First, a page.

Because IBS is functional disorder, the underlying mechanism for vitamin D deficiency in this disorder is not known. Some of the postulated causes of vitamin D deficiency in gastrointestinal disorders include intestinal inflammation, dark skin pigmentation, insufficient solar UV-B exposure, winter season, hypoalbuminemia, and secondary hyperparathyroidism which accelerated the conversion of 25(OH)D to 1,25-dihydroxyvitamin D, thereby exhausting the vitamin D stores[24]. The significantly lower serum albumin concentration in our IBS cohort suggests that hypoalbuminemia may play a role in the pathogenesis of vitamin D deficiency in IBS in children and adolescents. Vitamin D is transported in serum as vitamin D binding protein and thus, low serum albumin concentration, could diminish vitamin D concentration. Serum albumin is a marker of both protein-losing enteropathy and liver function, and has been proposed, along with ESR[6], as a primary determinant of vitamin D status in inflammatory bowel disease[25, 26]. Recent advances in vitamin D research have reported novel pathways of vitamin D metabolism[2729] that challenge the classical pathway of vitamin D metabolism from the photolysis of 7-dehydrocholesterol to form vitamin D3 and then 25(OH)D and 1,25-dihydroxyvitamin D. These non-classical pathways involve the generation of intermediate precursors such as CYP11A1-derived secosteroids, and the initiation of novel pathways of vitamin D3 metabolism by P450 side-chain cleavage enzyme and subsequent modification of the precursors by CYP27B1 enzyme system. It is unknown whether these pathways are impaired in patients with IBS.

This study suggests that the non-dietary determinants of vitamin D in pediatric IBS include hypoalbuminemia, dark skin pigmentation, winter seasons, and possibly the female sex. The role of the female sex is important as 80% of the patients with IBS in our study is of the female sex. Serum 25(OH)D was significantly higher in female controls compared to female IBS subjects, but was similar between male controls and male IBS subjects. The racial disparities in 25(OH)D concentration between the controls and subjects with IBS is related to differences in UVB production of vitamin D[30].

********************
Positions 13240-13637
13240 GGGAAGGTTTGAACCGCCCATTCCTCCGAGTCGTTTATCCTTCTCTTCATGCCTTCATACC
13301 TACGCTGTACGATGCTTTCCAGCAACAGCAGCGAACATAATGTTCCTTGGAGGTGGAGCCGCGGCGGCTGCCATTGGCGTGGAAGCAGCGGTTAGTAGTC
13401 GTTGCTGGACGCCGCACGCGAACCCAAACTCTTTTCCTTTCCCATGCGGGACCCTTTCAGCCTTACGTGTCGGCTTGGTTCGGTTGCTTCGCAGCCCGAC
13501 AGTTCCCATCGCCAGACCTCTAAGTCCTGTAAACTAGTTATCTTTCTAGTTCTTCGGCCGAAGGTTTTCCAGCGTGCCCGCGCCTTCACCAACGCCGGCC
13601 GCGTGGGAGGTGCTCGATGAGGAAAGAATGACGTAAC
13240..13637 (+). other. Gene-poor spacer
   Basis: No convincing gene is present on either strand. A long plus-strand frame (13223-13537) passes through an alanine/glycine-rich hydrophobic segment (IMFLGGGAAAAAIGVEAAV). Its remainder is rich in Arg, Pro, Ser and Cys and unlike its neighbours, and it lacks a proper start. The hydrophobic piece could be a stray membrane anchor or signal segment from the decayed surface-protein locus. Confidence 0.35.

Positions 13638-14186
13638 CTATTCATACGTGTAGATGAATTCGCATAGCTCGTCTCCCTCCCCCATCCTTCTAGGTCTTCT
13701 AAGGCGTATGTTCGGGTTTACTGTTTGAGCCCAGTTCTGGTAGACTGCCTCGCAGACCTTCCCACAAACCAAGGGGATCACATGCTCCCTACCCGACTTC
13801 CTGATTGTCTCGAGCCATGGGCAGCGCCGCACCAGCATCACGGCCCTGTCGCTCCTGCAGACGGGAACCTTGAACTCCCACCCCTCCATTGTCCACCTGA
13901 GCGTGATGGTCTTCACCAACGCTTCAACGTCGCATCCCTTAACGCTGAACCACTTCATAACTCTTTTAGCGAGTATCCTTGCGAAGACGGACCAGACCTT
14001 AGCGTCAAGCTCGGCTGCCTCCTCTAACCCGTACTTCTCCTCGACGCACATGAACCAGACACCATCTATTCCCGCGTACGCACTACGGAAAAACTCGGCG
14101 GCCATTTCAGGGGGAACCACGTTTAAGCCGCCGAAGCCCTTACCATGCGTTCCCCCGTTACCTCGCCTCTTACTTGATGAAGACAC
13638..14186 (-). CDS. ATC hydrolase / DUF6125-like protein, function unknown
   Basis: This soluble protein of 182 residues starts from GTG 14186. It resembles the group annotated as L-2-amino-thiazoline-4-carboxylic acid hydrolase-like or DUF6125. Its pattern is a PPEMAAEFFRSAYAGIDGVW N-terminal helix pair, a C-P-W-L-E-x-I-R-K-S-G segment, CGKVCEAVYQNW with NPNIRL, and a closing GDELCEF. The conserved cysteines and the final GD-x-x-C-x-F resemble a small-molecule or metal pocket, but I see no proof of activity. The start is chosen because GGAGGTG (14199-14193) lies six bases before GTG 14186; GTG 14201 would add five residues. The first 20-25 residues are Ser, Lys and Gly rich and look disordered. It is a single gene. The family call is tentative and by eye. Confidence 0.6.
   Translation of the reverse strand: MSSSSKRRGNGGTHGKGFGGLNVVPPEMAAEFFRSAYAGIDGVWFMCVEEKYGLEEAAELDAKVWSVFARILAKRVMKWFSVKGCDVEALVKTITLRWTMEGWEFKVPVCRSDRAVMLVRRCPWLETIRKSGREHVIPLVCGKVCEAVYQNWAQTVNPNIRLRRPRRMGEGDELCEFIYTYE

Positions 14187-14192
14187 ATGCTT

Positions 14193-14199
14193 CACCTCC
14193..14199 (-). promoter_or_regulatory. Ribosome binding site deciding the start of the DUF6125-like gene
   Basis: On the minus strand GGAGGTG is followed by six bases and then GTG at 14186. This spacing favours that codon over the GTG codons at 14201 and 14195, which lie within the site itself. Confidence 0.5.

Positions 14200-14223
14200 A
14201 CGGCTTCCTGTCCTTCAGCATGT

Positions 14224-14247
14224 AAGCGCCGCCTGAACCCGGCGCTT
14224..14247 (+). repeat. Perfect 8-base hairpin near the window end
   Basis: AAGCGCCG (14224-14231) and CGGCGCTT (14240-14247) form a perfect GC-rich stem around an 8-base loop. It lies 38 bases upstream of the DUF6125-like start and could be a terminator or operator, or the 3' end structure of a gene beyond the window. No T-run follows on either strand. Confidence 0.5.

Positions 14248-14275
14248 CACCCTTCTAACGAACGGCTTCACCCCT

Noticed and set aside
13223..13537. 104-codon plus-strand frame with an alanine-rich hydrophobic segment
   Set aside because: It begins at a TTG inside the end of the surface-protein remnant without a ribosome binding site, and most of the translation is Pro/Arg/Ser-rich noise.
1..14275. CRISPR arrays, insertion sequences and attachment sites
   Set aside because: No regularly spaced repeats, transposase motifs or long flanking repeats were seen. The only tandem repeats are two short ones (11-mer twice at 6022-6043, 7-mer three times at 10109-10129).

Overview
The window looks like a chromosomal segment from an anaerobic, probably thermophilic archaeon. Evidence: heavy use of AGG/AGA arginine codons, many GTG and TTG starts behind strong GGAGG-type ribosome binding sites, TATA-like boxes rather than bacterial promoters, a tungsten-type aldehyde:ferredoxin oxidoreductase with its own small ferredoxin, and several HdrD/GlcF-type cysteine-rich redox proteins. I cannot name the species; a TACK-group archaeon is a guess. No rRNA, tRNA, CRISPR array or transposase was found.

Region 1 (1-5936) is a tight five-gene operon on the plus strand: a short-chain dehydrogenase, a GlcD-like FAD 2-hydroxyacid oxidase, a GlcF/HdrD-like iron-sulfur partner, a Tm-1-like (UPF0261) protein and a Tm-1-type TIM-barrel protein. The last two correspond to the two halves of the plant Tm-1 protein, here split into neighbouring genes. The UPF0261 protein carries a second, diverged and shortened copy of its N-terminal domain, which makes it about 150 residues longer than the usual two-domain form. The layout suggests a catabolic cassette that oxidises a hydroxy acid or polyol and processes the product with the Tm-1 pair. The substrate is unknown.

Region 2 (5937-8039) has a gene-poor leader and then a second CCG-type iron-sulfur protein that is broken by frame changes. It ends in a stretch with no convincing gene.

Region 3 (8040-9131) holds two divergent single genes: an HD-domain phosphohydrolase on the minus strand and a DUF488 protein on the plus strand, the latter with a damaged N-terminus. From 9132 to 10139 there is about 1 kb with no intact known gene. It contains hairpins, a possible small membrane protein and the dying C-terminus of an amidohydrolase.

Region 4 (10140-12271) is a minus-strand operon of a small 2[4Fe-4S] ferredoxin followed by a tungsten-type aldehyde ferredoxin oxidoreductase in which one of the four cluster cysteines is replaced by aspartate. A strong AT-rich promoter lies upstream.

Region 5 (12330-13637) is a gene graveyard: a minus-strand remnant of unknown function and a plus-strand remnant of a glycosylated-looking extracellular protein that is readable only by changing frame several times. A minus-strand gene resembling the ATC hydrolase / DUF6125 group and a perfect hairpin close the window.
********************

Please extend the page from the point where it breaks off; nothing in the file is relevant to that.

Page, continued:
Another novel finding from this study is that subjects with IBS and migraine have significantly lower vitamin D level compared to the controls. Though the etiopathogenetic basis for the co-occurrence of psychiatric and somatic symptoms in IBS is unknown[31], the high frequency of the occurrence[32] of these disorders in IBS suggests a common etiological basis that could be addressed with a unified therapeutic approach[2, 33]. Given that 80% of the IBS cohort is of female sex, and that migraine occurs at a higher rate in females[34], it is possible that migraine may occur at a higher frequency in female subjects with IBS and vitamin D deficiency[35]. Serum 25(OH)D concentration was similar between the male and female subjects with IBS in this study. More studies are needed to determine whether adjunctive vitamin D therapy could improve the overall wellbeing of pediatric patients with IBS.

This study found no significant relationship between 25(OH)D and ALT, ESR, and albumin after adjusting for confounders. This is an important area of comparison between IBS and IBD. We have previously reported a significant inverse relationship between 25(OH)D and ESR, but not for ALT and albumin, in children and adolescents with IBD[36]. It is possible that the lack of a relationship between 25(OH)D and ESR in IBS is due to the functional nature of IBS, in contrast to IBD which is primarily marked by intestinal inflammation[36]. The role of inflammation on vitamin D status in IBD was noted in our previous study which showed a significantly lower 25(OH)D concentration in IBD patients with elevated ESR compared to controls[6]. The lack of a significant relationship between 25(OH)D and albumin in IBS is similar to the findings of a study on albumin and 25(OH)D in inflammatory bowel disease [37]; and the absence of a significant relationship between ALT and 25(OH)D in IBS is also consistent with a report that characterized the relationship between vitamin D and liver enzymes in adult patients with liver disease[38]. The seasonal variations in 25(OH)D in IBS subjects is similar to the pattern described in published reports [36, 39, 40]. Equally, the significantly elevated serum 25(OH)D concentration in NHW subjects is consistent with reports from previous studies [41, 42].